6.3 Drinking Water Protection Plans
Drinking Water Protection Plans (DWPPs) are designed to protect water quality and quantity from a wide range of pressures. The plans are typically developed for a specific source of drinking water supply, such as a watercourse, watershed, reservoir or aquifer. Therefore, they are relevant to area-based planning for both surface water (watersheds) and groundwater (aquifers), where the threats to water quality and quantity are dispersed across a wide landscape. Within these plans, it is important to consider all potential threats to the water source; therefore, a watershed-based approach – at the appropriate scale – is particularly relevant.
As of 2011, no DWPPs had been completed or designated in BC. They are considered to be a last resort because of the stringent requirements associated with them, and should only be considered where it can be established that regulatory tools are required to achieve the planning objectives. DWPPs should only be required when other plans fail to address or prevent a threat to drinking water. However, there are circumstances where threats to drinking water could lead to negative consequences (such as a health hazard) where no other measures under the Drinking Water Protection Act would prevent the health hazard from occurring.
Characteristics, Benefits and Applications
DWPPs are authorized under Part 5 of the Drinking Water Protection Act and are intended to address concerns about water quantity and water quality. Based on the recommendation of a drinking water protection officer, the Provincial Health Officer may recommend that the Minister of Health designate an area for a DWPP. Drinking water protection officers are required to consider all other options available under the Drinking Water Protection Act before asking the Provincial Health Officer to consider recommending a plan. To date, no plans have been completed. However, the creation of a Drinking Water Protection Plan has been under consideration for the Comox Valley on Vancouver Island for the past two years. For such plans to be authorized, there would have to be significant impairments to source waters, and an associated health hazard to trigger a planning effort.9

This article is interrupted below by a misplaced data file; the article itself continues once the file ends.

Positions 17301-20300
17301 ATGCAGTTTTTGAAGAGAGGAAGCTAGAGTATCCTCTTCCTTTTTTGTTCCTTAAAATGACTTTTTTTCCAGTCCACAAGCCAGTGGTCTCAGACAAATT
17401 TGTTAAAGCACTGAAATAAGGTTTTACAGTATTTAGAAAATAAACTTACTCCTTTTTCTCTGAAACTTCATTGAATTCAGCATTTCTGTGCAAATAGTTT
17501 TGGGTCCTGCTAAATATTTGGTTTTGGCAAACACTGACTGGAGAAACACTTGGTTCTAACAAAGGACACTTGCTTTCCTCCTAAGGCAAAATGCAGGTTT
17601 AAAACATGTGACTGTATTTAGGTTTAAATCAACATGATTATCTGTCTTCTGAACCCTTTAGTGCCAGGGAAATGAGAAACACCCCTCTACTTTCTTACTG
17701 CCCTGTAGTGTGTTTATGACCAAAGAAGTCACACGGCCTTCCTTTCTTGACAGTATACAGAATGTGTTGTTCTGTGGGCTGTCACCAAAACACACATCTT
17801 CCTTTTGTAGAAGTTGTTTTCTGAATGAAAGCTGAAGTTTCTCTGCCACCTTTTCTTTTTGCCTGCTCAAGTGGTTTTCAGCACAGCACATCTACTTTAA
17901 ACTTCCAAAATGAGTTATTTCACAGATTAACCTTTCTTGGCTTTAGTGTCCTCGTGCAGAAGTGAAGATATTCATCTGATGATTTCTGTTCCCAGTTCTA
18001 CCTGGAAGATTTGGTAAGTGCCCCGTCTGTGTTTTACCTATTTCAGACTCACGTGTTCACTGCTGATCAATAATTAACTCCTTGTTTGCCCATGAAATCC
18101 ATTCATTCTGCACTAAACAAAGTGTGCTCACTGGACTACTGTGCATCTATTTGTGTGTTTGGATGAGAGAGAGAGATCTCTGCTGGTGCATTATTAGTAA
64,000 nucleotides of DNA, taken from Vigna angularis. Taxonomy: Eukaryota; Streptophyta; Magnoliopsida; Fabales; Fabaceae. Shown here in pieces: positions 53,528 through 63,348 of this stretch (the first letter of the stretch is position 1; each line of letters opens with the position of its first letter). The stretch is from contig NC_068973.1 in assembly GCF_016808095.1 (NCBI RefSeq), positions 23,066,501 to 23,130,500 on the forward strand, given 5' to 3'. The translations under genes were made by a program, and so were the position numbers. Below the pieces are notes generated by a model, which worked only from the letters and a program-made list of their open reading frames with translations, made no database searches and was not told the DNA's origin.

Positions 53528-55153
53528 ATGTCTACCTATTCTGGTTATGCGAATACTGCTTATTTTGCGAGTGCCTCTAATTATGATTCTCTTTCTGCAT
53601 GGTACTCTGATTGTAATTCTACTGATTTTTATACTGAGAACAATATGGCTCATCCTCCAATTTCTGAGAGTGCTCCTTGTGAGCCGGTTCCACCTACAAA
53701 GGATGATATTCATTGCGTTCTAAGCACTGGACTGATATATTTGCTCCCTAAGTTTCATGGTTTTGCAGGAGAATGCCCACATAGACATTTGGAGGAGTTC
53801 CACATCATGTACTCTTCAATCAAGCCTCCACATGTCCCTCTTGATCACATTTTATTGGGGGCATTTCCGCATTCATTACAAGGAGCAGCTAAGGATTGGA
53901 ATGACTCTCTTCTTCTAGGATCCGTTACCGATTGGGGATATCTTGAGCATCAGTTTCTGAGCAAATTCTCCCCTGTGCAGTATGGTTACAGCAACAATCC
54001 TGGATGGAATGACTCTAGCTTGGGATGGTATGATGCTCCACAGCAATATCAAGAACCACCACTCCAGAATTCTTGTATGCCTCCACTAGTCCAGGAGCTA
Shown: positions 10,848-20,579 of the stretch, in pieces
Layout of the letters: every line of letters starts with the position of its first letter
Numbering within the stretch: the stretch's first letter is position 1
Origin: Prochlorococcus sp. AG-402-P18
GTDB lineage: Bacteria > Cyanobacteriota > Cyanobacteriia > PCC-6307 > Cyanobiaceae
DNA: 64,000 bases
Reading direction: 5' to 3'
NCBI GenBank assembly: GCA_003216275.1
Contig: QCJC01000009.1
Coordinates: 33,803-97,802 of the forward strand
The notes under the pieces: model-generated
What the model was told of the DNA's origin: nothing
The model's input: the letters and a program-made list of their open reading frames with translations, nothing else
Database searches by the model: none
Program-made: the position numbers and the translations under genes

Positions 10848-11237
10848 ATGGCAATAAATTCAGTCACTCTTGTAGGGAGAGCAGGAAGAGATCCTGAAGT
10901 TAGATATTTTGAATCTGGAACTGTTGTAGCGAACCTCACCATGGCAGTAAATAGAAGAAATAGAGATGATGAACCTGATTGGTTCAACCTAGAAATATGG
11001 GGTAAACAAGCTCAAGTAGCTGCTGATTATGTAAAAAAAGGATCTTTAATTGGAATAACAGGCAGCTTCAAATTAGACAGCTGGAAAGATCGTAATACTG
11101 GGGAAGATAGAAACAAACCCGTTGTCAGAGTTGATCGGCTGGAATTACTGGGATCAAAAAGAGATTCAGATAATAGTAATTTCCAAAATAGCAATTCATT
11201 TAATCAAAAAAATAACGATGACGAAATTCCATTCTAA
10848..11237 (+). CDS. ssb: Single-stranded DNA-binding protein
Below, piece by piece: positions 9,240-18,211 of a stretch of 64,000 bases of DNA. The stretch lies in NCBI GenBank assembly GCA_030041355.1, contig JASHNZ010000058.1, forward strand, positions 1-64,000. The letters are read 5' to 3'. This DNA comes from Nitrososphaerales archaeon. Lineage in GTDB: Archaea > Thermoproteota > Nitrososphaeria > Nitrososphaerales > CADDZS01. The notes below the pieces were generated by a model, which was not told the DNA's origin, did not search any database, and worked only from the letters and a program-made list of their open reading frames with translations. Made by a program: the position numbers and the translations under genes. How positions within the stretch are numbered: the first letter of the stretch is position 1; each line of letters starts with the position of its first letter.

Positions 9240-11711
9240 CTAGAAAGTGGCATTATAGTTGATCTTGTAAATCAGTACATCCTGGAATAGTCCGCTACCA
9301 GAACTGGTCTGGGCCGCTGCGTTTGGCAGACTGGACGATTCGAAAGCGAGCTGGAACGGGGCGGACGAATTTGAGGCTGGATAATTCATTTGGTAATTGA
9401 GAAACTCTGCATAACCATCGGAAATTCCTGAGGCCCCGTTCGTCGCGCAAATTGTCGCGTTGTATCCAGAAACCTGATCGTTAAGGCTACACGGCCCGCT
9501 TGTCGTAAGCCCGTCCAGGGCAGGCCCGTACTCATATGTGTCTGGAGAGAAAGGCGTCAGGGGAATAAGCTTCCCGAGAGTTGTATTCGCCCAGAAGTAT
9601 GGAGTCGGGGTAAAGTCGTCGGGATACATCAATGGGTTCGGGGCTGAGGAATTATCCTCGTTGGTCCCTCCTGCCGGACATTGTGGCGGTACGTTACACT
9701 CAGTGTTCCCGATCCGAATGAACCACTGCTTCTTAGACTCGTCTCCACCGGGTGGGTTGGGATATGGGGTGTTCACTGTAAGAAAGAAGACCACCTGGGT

Because they are fairly comprehensive, DWPPs have the potential to be very powerful and effective. They can consider threats to water sources, different methods of treatment, and all matters related to the delivery of safe drinking water. DWPPs are similar in scope to Water Management Plans, which are established under Part 4 of the Water Act (see Section 7 in this guide). Because there is potential for the two types of plans to overlap, the Drinking Water Protection Act and Water Act state that if both types are to be initiated within one particular area, they can be developed jointly.3
Key Elements and Steps
Drinking Water Protection Plans are issued by the provincial government (the Lieutenant Governor with advice from Cabinet) to do one or more of the following:
- require other specified provincial government or local authority strategic or operational planning processes, or classes of such processes, to consider the DWPP;
- require the results of specified provincial government or local authority strategic or operational planning processes, or classes of such processes, to be consistent with the DWPP;
- provide that specified provincial government or local authority strategic or operational plans, bylaws, or other planning documents, or classes of such plans, bylaws, or other documents do not have legal effect to the extent of any inconsistency with the DWPP; and
- a provision under subsection (1) c) applies despite any other enactment.
Some of the key elements and steps in preparing a Drinking Water Protection Plan are as follows:
- A Provincial Health Officer triggers initiation of the plan, and the plan is customized to address the specific water health hazard identified by the Officer;
- The plans are initiated, and have their terms of reference established by an order issued by the Minister of Health;
- The plans are required to consider existing provincial or local government planning processes. These may include strategic, operational, land use or water use plans;
- Preparation of the plans must include an extensive public consultation process;
- The plans are subject to review by the provincial Cabinet and approval by an order of the provincial Cabinet;
- Water suppliers are legally responsible for putting the plans into action; and,
- They are implemented through regulatory actions, which are legally enforceable.
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PROTECTING DRINKING WATER QUALITY